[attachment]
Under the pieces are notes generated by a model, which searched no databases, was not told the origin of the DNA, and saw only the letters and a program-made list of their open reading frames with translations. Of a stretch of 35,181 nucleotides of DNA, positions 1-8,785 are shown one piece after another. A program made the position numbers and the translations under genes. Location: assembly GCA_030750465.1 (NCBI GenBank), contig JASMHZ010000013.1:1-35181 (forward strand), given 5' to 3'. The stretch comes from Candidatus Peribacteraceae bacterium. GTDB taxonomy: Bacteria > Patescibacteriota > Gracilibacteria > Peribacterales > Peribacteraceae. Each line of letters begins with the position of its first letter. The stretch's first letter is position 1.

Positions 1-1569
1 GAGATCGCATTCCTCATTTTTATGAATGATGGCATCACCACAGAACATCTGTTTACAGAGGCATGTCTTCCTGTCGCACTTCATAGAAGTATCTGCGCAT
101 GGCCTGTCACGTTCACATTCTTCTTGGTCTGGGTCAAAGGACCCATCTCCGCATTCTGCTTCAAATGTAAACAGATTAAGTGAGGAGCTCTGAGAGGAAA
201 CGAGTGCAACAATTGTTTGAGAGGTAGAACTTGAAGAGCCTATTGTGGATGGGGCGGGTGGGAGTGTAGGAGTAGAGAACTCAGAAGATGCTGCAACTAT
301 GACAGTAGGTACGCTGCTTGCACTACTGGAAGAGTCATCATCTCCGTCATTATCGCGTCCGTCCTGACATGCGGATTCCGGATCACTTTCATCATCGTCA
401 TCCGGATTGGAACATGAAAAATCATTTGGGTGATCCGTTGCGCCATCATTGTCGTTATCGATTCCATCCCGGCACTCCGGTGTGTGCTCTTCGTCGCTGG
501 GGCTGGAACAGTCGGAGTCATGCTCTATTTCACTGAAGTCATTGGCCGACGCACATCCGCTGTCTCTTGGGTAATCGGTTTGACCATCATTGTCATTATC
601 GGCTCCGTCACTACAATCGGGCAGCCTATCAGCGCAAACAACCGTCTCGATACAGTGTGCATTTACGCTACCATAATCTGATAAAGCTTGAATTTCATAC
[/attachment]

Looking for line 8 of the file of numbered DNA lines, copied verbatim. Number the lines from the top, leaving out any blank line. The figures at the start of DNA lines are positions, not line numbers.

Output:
501 GGCTGGAACAGTCGGAGTCATGCTCTATTTCACTGAAGTCATTGGCCGACGCACATCCGCTGTCTCTTGGGTAATCGGTTTGACCATCATTGTCATTATC